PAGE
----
Wednesday, December 29, 2021

Judge Robert D. Mariani of Federal Middle District Court Addresses Motion for Remand


In the case of Miller v. State Farm Mut. Auto. Ins. Co., No. 3:21-CV-1433-RDM (M.D. Pa. Dec. 14, 2021 Mariani, J.), the court granted a Plaintiff’s Motion to Remand a UIM breach of contract case back to the Lackawanna County Court of Common Pleas.

In this matter, the Plaintiff had UIM coverage with State Farm in the amount of $25,000.00 per person. In her Complaint, the Plaintiff demanded judgment against State Farm in an amount in excess of $50,000.00 plus interest, costs, and other such relief the court may deem appropriate. 

With her Motion for Remand, the Plaintiff asserted that the amount in controversy did not exceed the federal jurisdiction limit of $75,000.00 and that, as such, the action must be remanded to the state Court of Common Pleas.

Judge Mariani reviewed the removal statute and noted that this statute was required to be strictly construed, with all doubts to be resolved in favor of a remand.

The court additionally noted that the test for determining whether a case involved the requisite federal jurisdictional amount is whether, from the allegations in the pleadings, it is apparent, “to a legal certainty” that the Plaintiff cannot recover the amount claimed, or if, from the proofs, the court is satisfied to a like certainty that the Plaintiff never was entitled to recover that amount. See Op. at 3-4.

Judge Mariani also noted that the United States Supreme Court has long held that Plaintiffs may limit their claims in order to avoid federal subject matter jurisdiction. 

Moreover, where a Plaintiff has not specifically alleged in the Complaint that the amount in controversy is less than the jurisdictional minimum, the case must still be remanded if it appears to a legal certainty that the Plaintiff cannot recover the jurisdictional amount.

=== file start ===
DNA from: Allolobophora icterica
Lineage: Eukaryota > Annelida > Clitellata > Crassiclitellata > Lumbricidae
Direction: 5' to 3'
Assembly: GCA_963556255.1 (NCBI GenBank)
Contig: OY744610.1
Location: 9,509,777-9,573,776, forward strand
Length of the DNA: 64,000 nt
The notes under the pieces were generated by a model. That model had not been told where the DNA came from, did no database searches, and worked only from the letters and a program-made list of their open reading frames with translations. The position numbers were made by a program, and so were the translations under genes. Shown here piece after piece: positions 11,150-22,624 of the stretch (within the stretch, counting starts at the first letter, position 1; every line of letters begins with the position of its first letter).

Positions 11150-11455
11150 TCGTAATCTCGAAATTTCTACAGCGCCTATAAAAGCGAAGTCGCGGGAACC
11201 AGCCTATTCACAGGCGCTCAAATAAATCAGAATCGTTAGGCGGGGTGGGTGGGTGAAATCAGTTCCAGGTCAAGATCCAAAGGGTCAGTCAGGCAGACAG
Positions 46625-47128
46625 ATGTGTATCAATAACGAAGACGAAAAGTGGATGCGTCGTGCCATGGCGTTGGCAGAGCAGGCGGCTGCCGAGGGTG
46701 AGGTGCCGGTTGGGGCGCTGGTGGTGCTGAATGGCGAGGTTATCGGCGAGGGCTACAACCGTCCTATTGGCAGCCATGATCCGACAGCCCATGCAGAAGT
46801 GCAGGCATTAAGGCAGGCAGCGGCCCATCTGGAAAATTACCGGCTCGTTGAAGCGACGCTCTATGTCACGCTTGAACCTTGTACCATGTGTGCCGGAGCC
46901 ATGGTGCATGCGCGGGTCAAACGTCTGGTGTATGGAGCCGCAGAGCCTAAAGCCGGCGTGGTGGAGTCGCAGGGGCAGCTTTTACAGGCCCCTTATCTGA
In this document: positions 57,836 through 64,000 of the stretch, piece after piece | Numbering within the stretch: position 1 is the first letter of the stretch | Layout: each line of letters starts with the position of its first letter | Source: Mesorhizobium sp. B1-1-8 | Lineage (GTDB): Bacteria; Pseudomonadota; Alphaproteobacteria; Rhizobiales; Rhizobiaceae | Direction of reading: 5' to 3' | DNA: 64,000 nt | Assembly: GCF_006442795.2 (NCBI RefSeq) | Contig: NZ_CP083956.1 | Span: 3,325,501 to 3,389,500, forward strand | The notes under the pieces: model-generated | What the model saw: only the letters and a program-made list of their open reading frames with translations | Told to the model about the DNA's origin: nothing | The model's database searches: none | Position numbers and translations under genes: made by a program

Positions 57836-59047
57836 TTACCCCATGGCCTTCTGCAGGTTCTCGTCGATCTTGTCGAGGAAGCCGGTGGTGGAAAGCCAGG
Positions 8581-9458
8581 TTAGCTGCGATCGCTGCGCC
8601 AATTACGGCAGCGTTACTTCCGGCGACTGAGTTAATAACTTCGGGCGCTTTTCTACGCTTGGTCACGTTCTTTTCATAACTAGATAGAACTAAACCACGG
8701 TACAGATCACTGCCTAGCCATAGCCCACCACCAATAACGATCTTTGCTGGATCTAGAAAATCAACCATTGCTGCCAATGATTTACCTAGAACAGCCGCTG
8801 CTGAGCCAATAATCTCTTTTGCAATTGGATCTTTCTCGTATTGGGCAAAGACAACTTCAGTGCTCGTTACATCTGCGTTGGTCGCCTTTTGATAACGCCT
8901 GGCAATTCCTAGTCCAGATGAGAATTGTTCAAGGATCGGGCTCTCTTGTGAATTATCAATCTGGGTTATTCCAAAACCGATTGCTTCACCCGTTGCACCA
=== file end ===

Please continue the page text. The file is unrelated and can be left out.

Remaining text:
The court also noted that, where a Complaint does not limit its request for damages to a precise monetary amount, the District Court must make an independent appraisal of the potential value of the claim.

Judge Robert D. Mariani
M.D.Pa.


Judge Mariani noted that it was alleged in the Complaint that the Plaintiff’s UIM policy provided UIM benefits in the amount of $25,000.00 per person. The court also emphasized that there was no companion claim for bad faith or punitive damages asserted in the Complaint. It was additionally noted that, relative to this Motion for Remand, the Plaintiff conceded that the Defendant’s only exposure was to $25,000.00 UIM policy limits.

The court rejected the defense argument that federal court jurisdiction had been met under the analysis that the tortfeasor had $100,000.00 in liability coverage which required the Plaintiff to prove her damages were in excess of that liability coverage in order to gain access to the UIM benefits, which necessarily placed the amount in controversy above the $75,000.00 jurisdictional requirement.

Judge Mariani stated that there was no case law in support of this argument. The court reiterated that the Plaintiff’s breach of contract recovery was restricted to the $25,000.00 limits set forth in her State Farm policy.

As such, where the court deemed that it appeared to a “legal certainty” that the Plaintiff could not recover the jurisdictional amount necessary to confer subject matter jurisdiction on this federal court, and given that the federal court is required to strictly construe removal statutes with all doubts to be resolved in favor of a remand, the decision was made to remand the case to the Lackawanna County Court of Common Pleas.

In a footnote at the end of his decision, Judge Mariani again emphasized “the importance of the fact that Plaintiff’s Complaint only alleges a claim for underinsured motorist benefits/breach of contract.”  See Op. at p. 7, fn.3. In that same footnote, Judge Mariani stated that, “[i]f Plaintiff had included a claim for bad faith, the Court would find that remand was not appropriate.” Id.

Anyone wishing to review a copy of this decision may click this LINK.

No comments:

Post a Comment